Thank you for this pattern! I love how you took the time to explain each step. I can't wait to start making this. I think it'll make a great Christmas gift!

Garnie Bethea said...

I love the lemon peel stitch. I usually use sc/dc. Question...? Are the hat made with the lemon peel stitch &if so could you post instructions for it also? Thanks!

Cathy Wood said...

http://cats-rockin-crochet.blogspot.com.au/2013/06/which-stitch-hat.html link to the free hat pattern. thank you.

Heather Simmons said...

Hi I loved making this neck warmer. The instructions are so simple to understand, and the pattern so easy to do. Will make more a big thank you from me Heather Simmons

Anonymous said...

Good evening and Happy New Year from Athens - Greece. I tried to make it, I used 8ply yarn and G/6-4.25mm hook but the 14 + 1 chain seemed very tight. Please let me know how wide was yours with the 14 + 1 chain. I am thinking of multiplying the chain by 1.5 and make 22 + 1 chain. Please let me know your opinion.
Thank you in advance, Irene Tchakalian

Cathy Wood said...

Irene, make it as wide as you wish, an even number + 1. good luck.

Linda Scroggins said...

Thank you for a simple stitch cowl. I had been at my wits end trying to find one to go with a hat for an elderly lady. Linda

Cathy Wood said...

Thank you Linda :)

Sherrie Miller said...

What a delightful pattern! I live in Atlanta, Georgia USA and we have mild winters, here. Made with Caron's Simply Soft, it feels so soft around the neck! By the way, I will enjoy two months in the wonderful country of Australia beginning in mid February, 2015! If you have suggestions of things I simply MUST see during my visit, please advise! I have four parrots who share my home, so I look forward to seeing all of the hookbills in Australia! Any bird parks better than the others? Thanks so much! Sherrie Miller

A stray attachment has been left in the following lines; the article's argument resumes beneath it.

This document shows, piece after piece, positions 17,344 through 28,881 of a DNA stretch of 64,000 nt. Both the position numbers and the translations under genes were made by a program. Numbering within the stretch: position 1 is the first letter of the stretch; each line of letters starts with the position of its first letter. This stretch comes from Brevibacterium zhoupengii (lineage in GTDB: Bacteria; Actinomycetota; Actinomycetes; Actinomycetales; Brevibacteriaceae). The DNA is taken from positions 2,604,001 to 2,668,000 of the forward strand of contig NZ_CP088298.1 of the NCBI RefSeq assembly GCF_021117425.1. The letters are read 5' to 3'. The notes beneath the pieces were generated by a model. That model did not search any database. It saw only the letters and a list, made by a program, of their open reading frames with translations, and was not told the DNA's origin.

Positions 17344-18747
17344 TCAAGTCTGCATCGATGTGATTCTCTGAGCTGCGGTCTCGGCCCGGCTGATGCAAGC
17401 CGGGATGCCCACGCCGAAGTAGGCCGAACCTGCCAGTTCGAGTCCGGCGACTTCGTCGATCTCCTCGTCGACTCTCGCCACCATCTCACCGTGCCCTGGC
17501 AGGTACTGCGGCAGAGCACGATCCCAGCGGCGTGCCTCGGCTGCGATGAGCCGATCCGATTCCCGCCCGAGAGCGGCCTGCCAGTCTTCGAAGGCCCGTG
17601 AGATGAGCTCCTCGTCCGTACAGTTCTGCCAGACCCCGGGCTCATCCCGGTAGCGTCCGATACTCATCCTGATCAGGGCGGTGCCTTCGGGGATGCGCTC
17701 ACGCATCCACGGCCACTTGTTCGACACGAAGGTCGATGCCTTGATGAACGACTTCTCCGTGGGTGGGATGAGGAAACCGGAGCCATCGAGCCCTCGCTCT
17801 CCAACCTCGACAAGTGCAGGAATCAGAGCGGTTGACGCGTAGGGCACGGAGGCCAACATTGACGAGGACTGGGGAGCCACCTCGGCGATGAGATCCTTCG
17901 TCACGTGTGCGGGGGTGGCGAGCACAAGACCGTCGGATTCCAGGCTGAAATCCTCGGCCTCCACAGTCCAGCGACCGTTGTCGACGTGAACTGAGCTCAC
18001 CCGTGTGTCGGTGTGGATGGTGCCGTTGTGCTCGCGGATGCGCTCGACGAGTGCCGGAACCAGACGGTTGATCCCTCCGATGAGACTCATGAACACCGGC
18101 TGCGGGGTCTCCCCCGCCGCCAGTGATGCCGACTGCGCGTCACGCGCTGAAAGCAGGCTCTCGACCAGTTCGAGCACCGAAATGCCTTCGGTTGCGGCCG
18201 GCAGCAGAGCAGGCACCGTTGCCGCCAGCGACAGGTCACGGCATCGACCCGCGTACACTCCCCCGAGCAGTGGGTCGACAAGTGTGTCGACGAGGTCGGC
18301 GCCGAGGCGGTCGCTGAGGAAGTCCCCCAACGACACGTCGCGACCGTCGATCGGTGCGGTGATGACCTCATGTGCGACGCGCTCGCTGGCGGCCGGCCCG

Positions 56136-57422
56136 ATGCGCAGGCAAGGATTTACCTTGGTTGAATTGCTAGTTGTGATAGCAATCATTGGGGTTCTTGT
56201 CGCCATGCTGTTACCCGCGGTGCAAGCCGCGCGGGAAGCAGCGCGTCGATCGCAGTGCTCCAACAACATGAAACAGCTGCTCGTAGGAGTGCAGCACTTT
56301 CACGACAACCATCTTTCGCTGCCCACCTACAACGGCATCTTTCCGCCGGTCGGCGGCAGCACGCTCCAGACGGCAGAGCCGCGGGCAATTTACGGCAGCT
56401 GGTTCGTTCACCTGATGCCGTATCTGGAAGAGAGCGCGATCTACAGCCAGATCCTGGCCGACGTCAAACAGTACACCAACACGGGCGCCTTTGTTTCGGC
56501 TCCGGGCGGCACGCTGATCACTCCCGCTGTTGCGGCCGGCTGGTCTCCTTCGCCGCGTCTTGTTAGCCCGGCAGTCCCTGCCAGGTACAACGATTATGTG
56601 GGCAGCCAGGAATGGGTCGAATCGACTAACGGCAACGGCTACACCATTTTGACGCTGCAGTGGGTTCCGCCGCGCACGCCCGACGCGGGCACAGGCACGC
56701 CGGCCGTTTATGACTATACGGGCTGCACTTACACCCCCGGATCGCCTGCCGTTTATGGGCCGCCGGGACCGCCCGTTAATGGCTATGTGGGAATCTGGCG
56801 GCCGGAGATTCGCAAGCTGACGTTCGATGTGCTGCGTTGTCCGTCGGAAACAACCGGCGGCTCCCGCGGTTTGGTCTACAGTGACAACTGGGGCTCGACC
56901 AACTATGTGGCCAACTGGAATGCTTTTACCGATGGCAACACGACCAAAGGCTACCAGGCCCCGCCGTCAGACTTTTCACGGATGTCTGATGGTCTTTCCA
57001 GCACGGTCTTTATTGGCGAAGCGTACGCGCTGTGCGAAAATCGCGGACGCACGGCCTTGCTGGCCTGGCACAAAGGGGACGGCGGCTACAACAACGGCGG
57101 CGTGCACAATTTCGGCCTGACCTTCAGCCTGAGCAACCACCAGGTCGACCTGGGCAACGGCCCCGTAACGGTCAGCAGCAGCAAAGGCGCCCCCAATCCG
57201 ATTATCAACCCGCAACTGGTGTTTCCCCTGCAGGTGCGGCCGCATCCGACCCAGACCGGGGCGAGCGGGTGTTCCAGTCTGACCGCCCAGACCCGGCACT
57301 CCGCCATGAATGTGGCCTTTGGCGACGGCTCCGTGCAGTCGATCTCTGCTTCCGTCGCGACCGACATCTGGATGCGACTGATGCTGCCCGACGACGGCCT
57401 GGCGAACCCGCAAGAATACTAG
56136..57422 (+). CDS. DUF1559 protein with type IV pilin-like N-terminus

Cathy Wood said...

Hi Sherrie, thank you, what part of our country are you going to visit?

Cynthia said...

Here in NYC. Getting chilly. Just saw your pattern. Looks like this neck warmer can be made for men as well. Have not started, but planning to make a bunch to give away for charity at a church holiday dinner on the 25th.

Anonymous said...

Oh my! Just in time! Thank you. This is perfect and I have to have it ready by 5:00pm Christmas Eve, so starting right now! Thanks ☺♥

Anonymous said...

I would like the neck warmer pattern you showed that had a cable down the center. Although you showed a picture I could not find any instructions anywhere.

Joan

Cathy Wood said...

http://cats-rockin-crochet.blogspot.com.au/2011/04/crochet-cable-stitch-neck-warmer.html

Lexi said...

Finished my neckwarmer! This is the second one I've made from your pattern and I love it. The first one was black with penguin buttons (stuffed in some winter coat pocket somewhere or other).

http://stitchosphere.tumblr.com/post/154279853777/here-are-two-finishes-from-yesterday-the-blue

Cathy Wood said...

Thank you for sharing your picture and wow you really rocked that pattern! You may want to try this one out too. http://cats-rockin-crochet.blogspot.com.au/2011/04/crochet-cable-stitch-neck-warmer.html